- Series: The Collected Works of Joseph Campbell (Book 17)
- Hardcover: 432 pages
- Publisher: New World Library; Third edition (July 28, 2008)
- Language: English
- ISBN-10: 1577315936
- ISBN-13: 978-1577315933
- Product Dimensions: 6 x 1 x 8.8 inches
- Shipping Weight: 1.2 pounds (View shipping rates and policies)
- Average Customer Review: 496 customer reviews
- Amazon Best Sellers Rank: #733 in Books (See Top 100 in Books)
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The Hero with a Thousand Faces (The Collected Works of Joseph Campbell) Third Edition
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As part of the Joseph Campbell Foundationâs Collected Works of Joseph Campbell, this third edition features expanded illustrations, a comprehensive bibliography, and more accessible sidebars.
As relevant today as when it was first published, The Hero with a Thousand Faces continues to find new audiences in fields ranging from religion and anthropology to literature and film studies. The book has also profoundly influenced creative artistsincluding authors, songwriters, game designers, and filmmakersand continues to inspire all those interested in the inherent human need to tell stories.
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If you are a curious individual or student of history, then you'll find The Hero With A Thousand Faces to be a fascinating read as the author probes deeply into the origins and significance of mythology from epistemological, ontological, psychological, and teleological perspectives. Whether you are a student of the ancient Egyptians, ancient Greeks, Sigmund Freud, Carl Jung, Karl Abraham or others, you're sure to find a wealth of valuable information and "perspective" in this book.
A happy outcome is that by reading this book you may glean a glimpse of your own heroes journey. That fact is worth the price of the book alone. It also makes a great gift for anyone who enjoys being reflective and is not fearful of diving into their own psyche and what they might find.
Robert "Bob" Wright, Jr., Ph.D., COFT
Skeptics have pointed to ancient myths, authentically dated well before the life of Christ, that ring far too familiar to His story. They'll say this is proof that Christianity is B.S., but Joseph Campbell says it must mean something deeper.
Campbell was a Christian, and I'm an agnostic, but I'd say anyone who can dig through his heavy rhetoric will find something really valuable here, regardless of their previous spiritual beliefs.
First, it’s important to recognize that the hero’s journey belongs to the greater fabric of mythology. In the book’s prologue, Campbell states without reservation that myth is the basic expression of all human culture: “It would not be too much to say that myth is the secret opening through which the inexhaustible energies of the cosmos pour into the human cultural manifestation. Religions, philosophies, arts, the social forms of primitive and historic man, prime discoveries in science and technology, the very dreams that blister sleep, boil up from the basic, magic ring of myth.” With these words, Campbell gives the reader fair warning that this book is not a mere collection of fairy tales, nor is it an attempt to contain mythology as a separate discipline. Myth, according to the author, touches every part of the human experience. It is not meant to be contained.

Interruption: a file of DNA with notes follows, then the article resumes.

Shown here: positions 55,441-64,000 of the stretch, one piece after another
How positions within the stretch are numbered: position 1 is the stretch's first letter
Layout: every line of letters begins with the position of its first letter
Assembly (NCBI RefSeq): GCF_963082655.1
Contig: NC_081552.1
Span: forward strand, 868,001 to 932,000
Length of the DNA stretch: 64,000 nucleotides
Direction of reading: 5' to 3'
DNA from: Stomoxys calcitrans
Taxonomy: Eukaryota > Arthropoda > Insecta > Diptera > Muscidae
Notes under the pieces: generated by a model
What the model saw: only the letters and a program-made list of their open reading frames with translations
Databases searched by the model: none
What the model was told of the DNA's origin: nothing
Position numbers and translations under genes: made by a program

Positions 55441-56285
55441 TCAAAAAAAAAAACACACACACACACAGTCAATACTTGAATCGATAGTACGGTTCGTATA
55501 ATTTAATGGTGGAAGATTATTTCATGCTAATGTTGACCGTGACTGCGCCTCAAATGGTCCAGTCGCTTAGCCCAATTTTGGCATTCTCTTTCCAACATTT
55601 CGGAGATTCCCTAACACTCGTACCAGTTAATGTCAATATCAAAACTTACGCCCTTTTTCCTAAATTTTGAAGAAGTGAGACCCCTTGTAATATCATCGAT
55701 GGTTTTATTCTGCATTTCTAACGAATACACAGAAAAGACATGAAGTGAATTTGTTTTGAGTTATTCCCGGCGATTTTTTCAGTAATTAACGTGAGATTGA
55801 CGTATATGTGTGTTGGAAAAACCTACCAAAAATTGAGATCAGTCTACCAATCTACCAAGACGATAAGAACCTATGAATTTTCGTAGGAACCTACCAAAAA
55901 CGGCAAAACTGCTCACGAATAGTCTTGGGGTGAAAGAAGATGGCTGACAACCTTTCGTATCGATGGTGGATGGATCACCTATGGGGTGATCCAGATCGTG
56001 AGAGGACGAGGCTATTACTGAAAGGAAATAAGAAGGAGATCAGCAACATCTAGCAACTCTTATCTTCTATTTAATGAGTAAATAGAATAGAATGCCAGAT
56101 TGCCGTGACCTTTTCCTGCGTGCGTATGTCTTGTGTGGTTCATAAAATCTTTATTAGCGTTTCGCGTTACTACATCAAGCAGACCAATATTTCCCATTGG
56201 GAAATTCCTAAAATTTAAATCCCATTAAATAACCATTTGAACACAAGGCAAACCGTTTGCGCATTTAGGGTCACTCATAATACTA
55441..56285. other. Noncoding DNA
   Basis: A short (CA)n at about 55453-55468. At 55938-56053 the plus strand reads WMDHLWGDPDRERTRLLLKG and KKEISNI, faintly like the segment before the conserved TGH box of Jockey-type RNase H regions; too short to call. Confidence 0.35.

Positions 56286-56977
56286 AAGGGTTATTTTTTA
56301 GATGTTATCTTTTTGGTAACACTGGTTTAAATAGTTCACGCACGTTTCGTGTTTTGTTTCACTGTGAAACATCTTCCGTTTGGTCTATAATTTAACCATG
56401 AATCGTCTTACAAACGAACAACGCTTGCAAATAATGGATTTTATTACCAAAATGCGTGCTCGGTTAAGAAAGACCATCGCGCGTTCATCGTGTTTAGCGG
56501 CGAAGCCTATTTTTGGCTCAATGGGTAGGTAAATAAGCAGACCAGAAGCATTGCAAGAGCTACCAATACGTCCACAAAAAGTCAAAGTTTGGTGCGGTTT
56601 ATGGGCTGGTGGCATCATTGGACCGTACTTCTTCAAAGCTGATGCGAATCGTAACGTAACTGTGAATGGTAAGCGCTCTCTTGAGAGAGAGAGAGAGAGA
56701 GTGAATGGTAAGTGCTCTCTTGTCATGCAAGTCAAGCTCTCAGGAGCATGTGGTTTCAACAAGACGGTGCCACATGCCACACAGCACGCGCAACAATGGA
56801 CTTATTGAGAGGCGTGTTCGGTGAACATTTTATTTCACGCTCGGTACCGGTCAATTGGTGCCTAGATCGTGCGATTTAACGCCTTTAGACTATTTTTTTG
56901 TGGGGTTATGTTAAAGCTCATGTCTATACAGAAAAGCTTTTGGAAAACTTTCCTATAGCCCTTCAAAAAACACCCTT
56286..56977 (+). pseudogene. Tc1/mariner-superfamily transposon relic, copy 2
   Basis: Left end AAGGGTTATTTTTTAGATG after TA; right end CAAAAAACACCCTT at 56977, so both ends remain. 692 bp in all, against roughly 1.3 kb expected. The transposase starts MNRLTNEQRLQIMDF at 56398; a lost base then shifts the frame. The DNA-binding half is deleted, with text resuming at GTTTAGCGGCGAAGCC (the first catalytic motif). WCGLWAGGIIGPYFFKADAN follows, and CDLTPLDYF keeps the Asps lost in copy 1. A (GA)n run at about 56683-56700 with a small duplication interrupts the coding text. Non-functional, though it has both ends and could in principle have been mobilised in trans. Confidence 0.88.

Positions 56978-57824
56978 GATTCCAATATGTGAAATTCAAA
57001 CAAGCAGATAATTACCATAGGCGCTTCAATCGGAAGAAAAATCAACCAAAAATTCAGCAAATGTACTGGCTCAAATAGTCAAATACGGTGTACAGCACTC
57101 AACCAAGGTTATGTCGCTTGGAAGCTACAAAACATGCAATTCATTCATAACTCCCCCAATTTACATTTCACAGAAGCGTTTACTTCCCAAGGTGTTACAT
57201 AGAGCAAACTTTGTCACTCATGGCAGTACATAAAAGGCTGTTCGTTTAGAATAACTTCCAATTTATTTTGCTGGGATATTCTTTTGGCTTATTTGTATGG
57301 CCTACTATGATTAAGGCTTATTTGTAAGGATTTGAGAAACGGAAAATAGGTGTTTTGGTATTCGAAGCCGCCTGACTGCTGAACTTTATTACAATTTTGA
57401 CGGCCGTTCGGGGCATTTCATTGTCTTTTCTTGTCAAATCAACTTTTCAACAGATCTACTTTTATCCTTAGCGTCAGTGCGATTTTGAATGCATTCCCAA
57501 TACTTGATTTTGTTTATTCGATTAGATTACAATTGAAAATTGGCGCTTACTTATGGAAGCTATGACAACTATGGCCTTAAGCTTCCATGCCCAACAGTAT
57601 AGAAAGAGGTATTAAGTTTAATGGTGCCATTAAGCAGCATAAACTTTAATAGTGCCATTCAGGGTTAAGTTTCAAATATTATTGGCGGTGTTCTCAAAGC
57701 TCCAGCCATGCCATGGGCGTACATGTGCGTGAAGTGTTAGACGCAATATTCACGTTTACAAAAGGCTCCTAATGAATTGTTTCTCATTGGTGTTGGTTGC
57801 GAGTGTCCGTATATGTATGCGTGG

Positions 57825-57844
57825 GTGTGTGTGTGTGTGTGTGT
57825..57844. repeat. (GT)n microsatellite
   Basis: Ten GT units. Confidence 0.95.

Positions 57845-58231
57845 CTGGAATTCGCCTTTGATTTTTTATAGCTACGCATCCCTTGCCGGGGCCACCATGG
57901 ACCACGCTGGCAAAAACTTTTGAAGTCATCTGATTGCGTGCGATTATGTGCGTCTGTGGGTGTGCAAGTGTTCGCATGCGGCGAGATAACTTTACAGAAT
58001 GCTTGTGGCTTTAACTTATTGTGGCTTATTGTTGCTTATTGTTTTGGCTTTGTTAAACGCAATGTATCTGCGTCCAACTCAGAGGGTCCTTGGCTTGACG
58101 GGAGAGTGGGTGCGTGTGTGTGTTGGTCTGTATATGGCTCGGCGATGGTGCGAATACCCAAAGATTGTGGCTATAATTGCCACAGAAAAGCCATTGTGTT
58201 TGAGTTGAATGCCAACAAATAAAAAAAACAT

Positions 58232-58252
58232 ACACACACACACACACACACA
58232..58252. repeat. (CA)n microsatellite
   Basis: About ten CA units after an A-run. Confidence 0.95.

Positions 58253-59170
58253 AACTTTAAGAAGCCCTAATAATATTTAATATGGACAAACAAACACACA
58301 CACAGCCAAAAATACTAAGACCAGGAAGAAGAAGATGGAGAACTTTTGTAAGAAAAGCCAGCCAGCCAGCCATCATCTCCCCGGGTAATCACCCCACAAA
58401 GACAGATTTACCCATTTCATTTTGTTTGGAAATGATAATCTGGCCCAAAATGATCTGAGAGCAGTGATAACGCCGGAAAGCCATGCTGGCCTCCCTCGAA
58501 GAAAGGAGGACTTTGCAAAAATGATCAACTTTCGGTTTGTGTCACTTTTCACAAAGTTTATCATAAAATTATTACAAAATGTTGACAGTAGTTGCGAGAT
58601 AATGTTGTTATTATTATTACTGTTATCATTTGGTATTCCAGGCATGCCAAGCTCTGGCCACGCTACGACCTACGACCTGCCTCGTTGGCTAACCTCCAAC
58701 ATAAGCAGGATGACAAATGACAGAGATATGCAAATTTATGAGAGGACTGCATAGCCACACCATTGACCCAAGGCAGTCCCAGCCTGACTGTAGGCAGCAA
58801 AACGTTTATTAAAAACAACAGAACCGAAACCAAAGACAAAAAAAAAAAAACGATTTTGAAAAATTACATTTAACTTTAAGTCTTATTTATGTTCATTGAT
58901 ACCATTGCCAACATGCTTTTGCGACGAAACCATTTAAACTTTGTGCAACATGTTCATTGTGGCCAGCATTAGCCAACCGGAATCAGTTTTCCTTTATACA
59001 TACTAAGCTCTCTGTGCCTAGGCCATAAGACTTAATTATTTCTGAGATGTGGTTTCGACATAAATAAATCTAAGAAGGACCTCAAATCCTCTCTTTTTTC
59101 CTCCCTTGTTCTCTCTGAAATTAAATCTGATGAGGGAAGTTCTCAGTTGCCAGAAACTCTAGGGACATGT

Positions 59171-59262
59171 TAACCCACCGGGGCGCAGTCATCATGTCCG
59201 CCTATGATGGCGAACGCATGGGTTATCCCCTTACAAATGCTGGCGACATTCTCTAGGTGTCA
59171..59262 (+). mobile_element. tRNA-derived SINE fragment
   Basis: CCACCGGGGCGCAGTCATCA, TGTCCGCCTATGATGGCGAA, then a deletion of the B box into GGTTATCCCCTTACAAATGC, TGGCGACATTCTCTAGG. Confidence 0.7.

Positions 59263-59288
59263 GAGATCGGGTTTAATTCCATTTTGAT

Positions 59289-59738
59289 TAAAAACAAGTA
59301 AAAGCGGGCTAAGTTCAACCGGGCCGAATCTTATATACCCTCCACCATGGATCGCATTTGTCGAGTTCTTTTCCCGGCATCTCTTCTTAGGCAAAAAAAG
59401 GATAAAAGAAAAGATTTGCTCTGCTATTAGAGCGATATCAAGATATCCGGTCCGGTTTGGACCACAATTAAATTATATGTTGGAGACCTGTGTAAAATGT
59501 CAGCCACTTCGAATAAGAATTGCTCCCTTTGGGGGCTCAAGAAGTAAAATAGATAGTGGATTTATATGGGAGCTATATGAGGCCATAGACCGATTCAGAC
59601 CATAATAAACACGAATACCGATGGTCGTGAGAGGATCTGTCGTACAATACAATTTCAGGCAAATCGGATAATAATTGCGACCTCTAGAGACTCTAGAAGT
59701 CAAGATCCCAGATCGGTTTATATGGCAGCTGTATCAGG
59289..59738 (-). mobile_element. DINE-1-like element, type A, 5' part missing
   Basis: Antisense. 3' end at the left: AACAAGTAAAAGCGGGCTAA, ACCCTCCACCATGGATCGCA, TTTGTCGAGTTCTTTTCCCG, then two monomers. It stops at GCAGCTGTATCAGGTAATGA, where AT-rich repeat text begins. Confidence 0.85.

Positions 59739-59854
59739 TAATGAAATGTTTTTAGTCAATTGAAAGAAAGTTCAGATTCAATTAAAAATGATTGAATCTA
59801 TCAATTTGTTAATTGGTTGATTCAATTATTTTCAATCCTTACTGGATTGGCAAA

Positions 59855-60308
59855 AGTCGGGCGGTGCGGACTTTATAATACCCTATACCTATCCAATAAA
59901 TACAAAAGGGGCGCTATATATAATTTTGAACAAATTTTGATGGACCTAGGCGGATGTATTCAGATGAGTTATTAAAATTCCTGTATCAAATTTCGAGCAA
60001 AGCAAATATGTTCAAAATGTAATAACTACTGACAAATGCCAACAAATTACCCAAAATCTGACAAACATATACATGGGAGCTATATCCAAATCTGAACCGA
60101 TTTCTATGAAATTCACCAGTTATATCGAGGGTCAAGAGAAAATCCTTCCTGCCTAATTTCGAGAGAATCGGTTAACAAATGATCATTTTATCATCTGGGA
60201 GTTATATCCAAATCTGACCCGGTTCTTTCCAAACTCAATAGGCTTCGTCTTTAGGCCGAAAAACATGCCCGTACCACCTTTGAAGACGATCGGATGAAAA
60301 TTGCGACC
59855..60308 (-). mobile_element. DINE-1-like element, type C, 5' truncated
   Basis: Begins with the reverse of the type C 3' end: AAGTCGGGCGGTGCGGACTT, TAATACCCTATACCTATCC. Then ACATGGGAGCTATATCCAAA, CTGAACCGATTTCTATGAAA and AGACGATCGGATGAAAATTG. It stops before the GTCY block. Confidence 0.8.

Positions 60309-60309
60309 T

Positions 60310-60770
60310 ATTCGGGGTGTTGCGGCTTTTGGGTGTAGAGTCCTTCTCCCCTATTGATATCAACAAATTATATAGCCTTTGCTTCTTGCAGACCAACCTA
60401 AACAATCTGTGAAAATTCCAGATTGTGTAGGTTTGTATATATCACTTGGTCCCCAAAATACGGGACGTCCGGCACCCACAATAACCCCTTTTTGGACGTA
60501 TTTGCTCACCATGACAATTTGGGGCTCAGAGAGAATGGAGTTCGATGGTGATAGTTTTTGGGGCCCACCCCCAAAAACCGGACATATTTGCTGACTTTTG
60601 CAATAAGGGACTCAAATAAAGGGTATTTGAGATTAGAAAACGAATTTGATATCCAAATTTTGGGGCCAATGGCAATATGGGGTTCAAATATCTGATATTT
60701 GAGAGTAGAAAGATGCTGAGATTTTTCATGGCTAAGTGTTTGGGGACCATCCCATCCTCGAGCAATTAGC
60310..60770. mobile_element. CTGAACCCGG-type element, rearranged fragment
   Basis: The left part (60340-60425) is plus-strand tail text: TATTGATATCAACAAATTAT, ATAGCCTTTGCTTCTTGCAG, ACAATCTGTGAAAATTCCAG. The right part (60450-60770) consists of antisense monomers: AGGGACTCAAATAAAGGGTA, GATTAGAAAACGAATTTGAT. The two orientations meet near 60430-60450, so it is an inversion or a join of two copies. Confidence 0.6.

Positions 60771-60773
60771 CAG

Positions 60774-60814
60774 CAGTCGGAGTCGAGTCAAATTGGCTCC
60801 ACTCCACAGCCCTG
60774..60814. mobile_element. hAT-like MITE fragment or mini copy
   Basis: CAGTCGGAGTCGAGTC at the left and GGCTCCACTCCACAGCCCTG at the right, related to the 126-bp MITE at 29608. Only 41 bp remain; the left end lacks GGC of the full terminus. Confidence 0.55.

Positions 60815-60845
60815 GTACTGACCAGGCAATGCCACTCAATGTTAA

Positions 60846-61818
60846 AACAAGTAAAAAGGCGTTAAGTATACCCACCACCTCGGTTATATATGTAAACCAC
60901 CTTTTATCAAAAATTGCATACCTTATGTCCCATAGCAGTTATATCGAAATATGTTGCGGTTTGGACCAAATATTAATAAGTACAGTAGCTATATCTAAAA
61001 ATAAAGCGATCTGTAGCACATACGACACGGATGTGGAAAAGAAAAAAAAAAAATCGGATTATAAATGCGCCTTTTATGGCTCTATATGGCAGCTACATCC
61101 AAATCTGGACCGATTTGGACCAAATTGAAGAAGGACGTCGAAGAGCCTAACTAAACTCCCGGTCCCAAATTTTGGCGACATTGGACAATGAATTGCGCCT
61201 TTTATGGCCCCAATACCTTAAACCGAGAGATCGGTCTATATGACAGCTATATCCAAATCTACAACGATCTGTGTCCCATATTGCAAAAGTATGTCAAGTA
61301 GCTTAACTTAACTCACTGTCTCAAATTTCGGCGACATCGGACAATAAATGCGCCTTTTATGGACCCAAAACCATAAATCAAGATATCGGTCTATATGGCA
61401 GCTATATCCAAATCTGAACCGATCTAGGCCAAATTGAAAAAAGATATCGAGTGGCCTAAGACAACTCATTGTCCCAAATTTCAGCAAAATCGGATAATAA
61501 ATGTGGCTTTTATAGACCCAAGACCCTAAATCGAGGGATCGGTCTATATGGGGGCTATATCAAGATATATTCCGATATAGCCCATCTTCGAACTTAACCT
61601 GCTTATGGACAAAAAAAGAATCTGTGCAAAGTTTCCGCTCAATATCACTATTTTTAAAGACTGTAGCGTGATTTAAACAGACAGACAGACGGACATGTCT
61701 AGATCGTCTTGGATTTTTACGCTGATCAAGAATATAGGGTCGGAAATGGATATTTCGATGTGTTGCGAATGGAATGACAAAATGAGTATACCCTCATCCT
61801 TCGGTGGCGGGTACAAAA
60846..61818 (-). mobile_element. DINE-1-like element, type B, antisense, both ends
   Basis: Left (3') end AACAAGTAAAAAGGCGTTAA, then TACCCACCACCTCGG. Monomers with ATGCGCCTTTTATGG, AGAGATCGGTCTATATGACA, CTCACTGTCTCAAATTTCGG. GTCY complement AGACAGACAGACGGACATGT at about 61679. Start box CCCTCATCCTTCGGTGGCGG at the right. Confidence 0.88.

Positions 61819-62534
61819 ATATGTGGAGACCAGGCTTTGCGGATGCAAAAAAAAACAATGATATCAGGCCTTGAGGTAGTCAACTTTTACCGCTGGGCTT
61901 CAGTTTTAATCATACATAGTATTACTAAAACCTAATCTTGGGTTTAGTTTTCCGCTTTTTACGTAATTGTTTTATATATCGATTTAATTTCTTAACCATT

The Hero with a Thousand Faces, therefore, is Campbell’s exploration of just one aspect of myth, the hero’s journey. In this “composite adventure,” as he calls it, the author relates “the tales of a number of the world’s symbolic carriers of the destiny of Everyman.” Even focusing on just one aspect of myth is a heavy undertaking, and Campbell acknowledges that he is only describing “a few striking examples from a number of widely scattered, representative traditions” to illustrate the common elements of the hero’s journey appearing in many cultures around the world. Part I, “The Adventure of the Hero,” delineates the hero’s journey in three basic phases: Departure, Initiation, and Return. Part 2, “The Cosmogonic Cycle,” explores myths about the world’s creation and destruction, a macrocosm of the hero’s journey.
Considering the extraordinary scope of material at hand, Campbell offers readers a well-curated overview of various traditional depictions of the quintessential hero. Some of the heroes described in the book are well-known cultural and religious icons, including Jesus, Buddha, Krishna, Perseus, and Osiris. Many others, such as the Pueblo Water Jar Boy (one of the oddest and most humorous stories in my opinion), may be unfamiliar to readers.
This book is not only informative for mythology students and enthusiasts, but also very helpful for fiction writers. If you can understand what cultures all over the world have lauded as a hero for thousands of years, you can infuse your protagonist with some or all of these qualities and create an engaging story that touches on the deepest longings and fears of the human experience.
Note: If you've never read Joseph Campbell before, I recommend starting with The Power of Myth, based on a 1988 PBS miniseries in which Bill Moyers and Joseph Campbell discuss applications of mythology to contemporary life. Because the text of the book is drawn from these Moyers' interviews with Campbell, reading it is like listening in on a conversation between friends, and it's a great way to ease into Campbell's work.